What To Expect When Selling
There are many hurdles along the way in every real estate transaction from contract to closing. Sellers that accepting an offer is only one step in the myriad of obstacles along the closing process.
There are many hurdles along the way in every real estate transaction from contract to closing.
Many times, Sellers are so relieved they have an offer on their home that they conveniently forget that accepting an offer is only one step in the myriad of obstacles along the closing process. It is your Realtor’s job to minimize the stress, negotiate the terms and bring everything to a successful ending.
However, please keep in mind that there are many situations that are out of your Realtor’s control. Please remember the following points when selling your home in Triangle, NC.
Your home will be advertised to hundreds of thousands of people nationwide through the cooperation of over 8000 local agents and more than 550 internet websites. There is a 95% chance that another agent will show and sell your home. Your Realtor will work with this agent to bring the sale to a complete and successful close. Please remember that the majority of showings on your home will be performed by other cooperating agents. Just because your Realtor is not personally showing your home does not mean that he/she is not working for you!
Although a pre-qualification letter is required from your Buyer before you will accept an offer, there is a chance that your Buyer may not properly manage his finances after that acceptance. All Buyer information is verified before closing, and if the status of his credit has changed, this may or may not affect the ability for the Buyer to obtain financing.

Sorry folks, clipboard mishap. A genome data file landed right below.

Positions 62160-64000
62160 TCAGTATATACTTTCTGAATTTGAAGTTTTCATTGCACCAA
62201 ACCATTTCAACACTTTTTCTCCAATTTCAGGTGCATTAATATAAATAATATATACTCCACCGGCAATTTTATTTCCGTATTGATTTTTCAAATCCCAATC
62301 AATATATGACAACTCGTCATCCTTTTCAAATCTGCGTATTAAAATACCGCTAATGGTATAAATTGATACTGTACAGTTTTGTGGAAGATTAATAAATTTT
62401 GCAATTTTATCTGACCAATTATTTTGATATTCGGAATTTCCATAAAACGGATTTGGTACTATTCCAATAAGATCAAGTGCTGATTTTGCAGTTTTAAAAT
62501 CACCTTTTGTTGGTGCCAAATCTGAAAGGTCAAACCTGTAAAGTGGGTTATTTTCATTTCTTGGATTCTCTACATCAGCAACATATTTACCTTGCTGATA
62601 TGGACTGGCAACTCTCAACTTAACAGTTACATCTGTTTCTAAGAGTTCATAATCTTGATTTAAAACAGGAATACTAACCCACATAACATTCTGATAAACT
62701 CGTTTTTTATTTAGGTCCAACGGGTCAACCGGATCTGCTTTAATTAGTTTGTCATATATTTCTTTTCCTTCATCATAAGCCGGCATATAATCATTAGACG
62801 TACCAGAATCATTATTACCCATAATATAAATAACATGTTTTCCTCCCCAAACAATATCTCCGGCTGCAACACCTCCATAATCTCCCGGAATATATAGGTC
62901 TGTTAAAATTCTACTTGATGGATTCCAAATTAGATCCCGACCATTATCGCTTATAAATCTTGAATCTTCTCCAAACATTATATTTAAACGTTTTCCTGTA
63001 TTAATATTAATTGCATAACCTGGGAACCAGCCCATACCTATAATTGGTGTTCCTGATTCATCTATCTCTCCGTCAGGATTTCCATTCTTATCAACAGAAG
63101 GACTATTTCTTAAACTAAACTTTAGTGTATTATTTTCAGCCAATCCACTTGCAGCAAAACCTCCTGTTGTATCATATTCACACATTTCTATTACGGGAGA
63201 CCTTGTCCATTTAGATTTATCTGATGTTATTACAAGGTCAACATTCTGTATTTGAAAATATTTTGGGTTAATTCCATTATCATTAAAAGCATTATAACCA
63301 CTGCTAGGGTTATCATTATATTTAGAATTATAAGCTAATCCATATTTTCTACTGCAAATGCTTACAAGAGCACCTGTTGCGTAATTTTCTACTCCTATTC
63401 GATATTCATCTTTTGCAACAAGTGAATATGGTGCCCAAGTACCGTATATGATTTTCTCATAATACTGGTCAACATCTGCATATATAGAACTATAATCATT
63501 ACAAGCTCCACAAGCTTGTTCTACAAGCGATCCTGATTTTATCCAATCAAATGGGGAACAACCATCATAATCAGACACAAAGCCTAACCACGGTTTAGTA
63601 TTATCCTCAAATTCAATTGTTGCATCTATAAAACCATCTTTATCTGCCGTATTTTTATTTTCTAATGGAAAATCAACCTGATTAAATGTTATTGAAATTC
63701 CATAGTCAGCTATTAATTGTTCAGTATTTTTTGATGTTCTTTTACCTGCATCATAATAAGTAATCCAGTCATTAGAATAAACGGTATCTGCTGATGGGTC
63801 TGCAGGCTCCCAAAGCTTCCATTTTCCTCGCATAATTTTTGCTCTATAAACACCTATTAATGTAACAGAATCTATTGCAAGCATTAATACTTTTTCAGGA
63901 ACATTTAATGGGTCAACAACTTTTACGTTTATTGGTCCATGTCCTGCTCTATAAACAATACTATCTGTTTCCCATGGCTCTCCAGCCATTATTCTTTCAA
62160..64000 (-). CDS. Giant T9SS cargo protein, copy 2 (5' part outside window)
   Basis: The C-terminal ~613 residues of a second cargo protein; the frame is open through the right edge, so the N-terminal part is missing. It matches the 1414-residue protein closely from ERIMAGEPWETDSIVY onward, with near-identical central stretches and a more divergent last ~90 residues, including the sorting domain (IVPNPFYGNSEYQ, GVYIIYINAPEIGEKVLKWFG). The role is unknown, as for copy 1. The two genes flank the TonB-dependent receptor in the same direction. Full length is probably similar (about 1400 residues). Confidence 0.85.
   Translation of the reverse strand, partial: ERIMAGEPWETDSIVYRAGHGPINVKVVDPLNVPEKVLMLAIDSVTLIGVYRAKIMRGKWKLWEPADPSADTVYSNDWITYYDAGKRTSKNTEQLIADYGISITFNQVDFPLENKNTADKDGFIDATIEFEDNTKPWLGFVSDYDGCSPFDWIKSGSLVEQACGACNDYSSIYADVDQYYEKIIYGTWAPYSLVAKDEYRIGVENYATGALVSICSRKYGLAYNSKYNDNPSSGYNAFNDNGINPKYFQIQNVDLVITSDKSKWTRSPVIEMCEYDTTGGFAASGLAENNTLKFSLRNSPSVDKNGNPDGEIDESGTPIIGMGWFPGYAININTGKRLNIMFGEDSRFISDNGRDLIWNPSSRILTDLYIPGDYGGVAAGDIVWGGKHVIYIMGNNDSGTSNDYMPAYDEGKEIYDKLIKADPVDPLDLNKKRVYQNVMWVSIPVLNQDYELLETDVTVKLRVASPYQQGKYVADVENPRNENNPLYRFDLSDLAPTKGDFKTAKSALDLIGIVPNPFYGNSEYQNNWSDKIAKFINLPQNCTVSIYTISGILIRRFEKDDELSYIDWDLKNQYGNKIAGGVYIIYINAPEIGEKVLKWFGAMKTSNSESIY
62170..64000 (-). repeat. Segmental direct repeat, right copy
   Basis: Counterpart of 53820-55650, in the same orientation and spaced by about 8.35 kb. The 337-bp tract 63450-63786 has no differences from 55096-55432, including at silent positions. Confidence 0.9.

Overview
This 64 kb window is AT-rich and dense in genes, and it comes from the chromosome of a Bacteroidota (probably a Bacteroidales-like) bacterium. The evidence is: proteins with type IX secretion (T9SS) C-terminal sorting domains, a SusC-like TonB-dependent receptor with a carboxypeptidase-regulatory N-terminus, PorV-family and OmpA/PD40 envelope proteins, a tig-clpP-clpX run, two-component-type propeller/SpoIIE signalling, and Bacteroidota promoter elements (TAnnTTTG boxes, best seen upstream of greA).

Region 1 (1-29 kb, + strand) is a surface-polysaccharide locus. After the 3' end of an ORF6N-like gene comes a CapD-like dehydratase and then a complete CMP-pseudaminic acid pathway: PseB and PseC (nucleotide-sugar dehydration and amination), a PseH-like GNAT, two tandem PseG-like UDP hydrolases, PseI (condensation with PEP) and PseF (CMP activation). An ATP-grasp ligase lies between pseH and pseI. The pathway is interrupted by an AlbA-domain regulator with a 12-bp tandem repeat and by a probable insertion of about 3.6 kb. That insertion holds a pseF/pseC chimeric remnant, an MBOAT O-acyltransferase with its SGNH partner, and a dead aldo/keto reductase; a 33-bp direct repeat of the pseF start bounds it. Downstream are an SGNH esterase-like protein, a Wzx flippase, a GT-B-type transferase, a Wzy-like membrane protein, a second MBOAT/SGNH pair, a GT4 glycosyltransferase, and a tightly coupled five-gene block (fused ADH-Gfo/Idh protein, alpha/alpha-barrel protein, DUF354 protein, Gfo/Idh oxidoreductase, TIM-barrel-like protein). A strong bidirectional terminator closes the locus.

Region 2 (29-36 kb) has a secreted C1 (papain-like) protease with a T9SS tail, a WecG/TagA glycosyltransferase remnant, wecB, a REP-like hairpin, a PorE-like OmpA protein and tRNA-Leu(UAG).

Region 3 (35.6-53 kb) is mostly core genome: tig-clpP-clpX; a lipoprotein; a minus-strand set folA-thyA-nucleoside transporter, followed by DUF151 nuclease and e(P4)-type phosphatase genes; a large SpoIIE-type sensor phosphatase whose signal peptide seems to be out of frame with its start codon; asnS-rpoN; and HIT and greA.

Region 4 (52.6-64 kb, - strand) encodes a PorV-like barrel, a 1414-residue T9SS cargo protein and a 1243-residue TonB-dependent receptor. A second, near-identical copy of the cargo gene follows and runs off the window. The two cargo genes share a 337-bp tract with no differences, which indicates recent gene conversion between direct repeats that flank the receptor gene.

Once a potential buyer shows interest in your home, there will be several to many rounds of negotiations. This is all part of the process. Please do not get discouraged if you spend several hours on the phone with your Realtor discussing various offers and counteroffers. Once you accept an offer on your home, there are still many hurdles left. You are not home free until you sign the deed at the attorney’s office many weeks later. There will be inspections, appraisals, re-negotiations, repairs, qualification and underwriting issues and final closing stipulations.
After you and the Buyer finally agree on price and terms, your home will be inspected by a professional of the Buyer’s choice. No matter how well you keep your home, the inspector will find issues of concern. This is the beginning of the second round of negotiations, and it is more tough and time consuming than the first! The Buyer may ask you to repair some or all of the items on the home inspection report. Or, the Buyer may ask for further financial concessions relative to the extent of concern that the report shows. Even still more common is a combination of both repairs and financial concessions. You are not obligated to fix everything the Buyer requests. However, if you refuse any item, you will leave the Buyer free to terminate the contract and receive a refund of his earnest money if he so chooses. The Buyer is also free to request additional inspections relative to certain areas of concern uncovered by the initial home inspection. This may include appointments with plumbers, contractors, engineers, radon experts, mold specialists and waterproofing contractors. PLEASE PREPARE FOR THE ROLLERCOASTER RIDE WE KNOW AS THE HOME INSPECTION PROCESS.